Introduction
  Kashmir
  Aurel Stein
  The Sanskritist
  Manuscript Treasures
  Kashmiri Scholarship
  Interface of Scholarship
  The Adopted Home
  Unfinished Tasks
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Supported by:
  Heritage Lottery Fund, Cambridge.
  Bodelian Library, Oxford.
  Nityanand Shastri Library Collection, Delhi.
  Kashmir Bhavan Centre, Luton.
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The Motif of Rajatarangini
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Stein was awed with satisfaction on the completion of the task that had eluded his teacher, Professor Georg Buhler. Rajatarangini had fascinated his keen orientalist mind. He made a promise. “I hope to give in the second volume of this edition, exegetical notes on the text of the Rajatarangini with running commentary on those points of Kalhana’s narrative which are of interest for the history, archaeology and topography of Kashmir. It will also contain an introduction to the work, complete indices and if possible a map showing ancient geography of Kashmir as ascertained from the Rajatarangini and other Kashmirian texts. The second volume will be published as soon as the scanty leisure I can spare from my teaching and office duties will permit me to complete the arrangement of the materials which I have collected during last four years”.

Stein’s promise had the strength of the execution. He was assured of the committed collaboration of Pandit Govind Kaul and Pandit Mukandram. He knew that with their help the task was within his means. The second scholarly weave in the motif of Rajatarangini was on the anvil.

After the Sanskrit edition of Rajatarangini in 1892, Aurel Stein expressed the intention of embodying the materials he had collected for the interpretations of Kalhana’s text in the form of commentary to be published as second volume. He had a necessity too. Heavy official labours and other literary duties did not allow Stein to approach this portion of his task until the summer of 1895, when an arrangement between the KashmirDarbar and Punjab University adopted on the recommendations of the Xth International Congress of Orientalists, secured him the necessary facilities. Stein availed himself two months of special duty and extended grants of summer vacations of 1895, 1896 and 1898 in which he was able to complete the annotated translation of the chronicle.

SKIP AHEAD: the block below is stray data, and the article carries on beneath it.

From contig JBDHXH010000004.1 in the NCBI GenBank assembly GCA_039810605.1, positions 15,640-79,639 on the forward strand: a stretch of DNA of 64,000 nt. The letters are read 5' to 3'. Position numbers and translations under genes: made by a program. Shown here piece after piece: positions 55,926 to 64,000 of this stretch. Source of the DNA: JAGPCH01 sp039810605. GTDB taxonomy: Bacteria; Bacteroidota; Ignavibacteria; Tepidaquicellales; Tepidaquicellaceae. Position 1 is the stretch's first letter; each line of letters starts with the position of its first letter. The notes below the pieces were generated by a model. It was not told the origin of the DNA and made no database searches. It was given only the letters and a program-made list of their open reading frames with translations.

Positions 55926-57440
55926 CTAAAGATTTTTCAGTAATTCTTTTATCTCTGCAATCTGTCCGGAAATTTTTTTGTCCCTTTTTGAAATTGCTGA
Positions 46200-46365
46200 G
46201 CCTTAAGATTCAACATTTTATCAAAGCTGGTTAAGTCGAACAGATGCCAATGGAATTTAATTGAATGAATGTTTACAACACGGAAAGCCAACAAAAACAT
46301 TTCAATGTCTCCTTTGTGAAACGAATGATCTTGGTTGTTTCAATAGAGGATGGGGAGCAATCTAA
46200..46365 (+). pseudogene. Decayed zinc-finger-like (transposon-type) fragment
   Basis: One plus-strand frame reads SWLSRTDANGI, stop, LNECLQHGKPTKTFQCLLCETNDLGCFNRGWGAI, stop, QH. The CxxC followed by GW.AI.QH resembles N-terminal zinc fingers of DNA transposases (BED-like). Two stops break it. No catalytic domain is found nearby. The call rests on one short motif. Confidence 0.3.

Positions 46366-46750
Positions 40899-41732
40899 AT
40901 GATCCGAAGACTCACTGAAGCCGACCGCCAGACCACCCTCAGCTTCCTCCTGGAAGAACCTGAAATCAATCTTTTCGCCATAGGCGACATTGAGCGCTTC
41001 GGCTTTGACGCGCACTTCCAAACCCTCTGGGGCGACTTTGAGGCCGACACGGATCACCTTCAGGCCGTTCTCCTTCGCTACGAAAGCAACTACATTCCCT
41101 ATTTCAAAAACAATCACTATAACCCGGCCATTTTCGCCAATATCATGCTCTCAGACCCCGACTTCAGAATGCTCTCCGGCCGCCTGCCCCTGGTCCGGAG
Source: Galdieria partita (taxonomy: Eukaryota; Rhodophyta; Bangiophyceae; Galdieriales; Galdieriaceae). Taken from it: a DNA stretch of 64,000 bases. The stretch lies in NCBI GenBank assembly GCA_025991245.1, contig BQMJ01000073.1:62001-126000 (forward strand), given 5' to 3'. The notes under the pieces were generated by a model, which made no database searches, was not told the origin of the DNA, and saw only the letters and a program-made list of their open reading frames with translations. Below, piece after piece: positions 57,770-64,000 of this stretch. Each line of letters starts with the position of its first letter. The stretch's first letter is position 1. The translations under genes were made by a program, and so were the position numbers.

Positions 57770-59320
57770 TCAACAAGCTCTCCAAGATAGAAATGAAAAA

In the course of these inquiries, Stein utilised to his best ability the special advantages for the study of ancient Kashmir.

Stein was fortunate that he was able to conduct many of these inquires and in particular those connected with Pandit traditions and customs and manners of Bhraman population with the help of his friend and co-worker Pandit Govind Kaul.

Sparing no efforts, both Stein and Govind Kaul served into the final result of these joint labours which at the end found mention with the publication of translated version of Kalhana’s text with commentary, indices and maps in 1900. The final manuscript was prepared by Pandit Govind Kaul in 1895 - 1896 and the miscellaneous notes on the translation in English were prepared by Stein in 1898- 1899. The work could not have been completed but for the help and support of others also. The State Council of Jammu and Kashmir was generous to grants of aid for the project. Successive British Residents of Kashmir, to name, Colonel D.W.K. Barr, Mr. H.S. Barnes and Sir Adelbret Talbot granted their support. Sir W.R. Lawrence, the former Settlement Commissioner of Kashmir helped Stein and Pandit Govind Kaul with advice on modern conditions of the valley. However, the much important proof-reading for seeing the work through in press, on which more than decade of exacting scholarly effort was spent by Pandit Govind Kaul and Stein with mutual respect and lasting friendship, was ably done by Maurice Winternitz. The successful technical execution of maps of ancient Kashmir were mainly due to the co-operation of Major General J. Waterhouse, then Assistant Surveyor General of India, and map work was done by Mr. W. Griggs.

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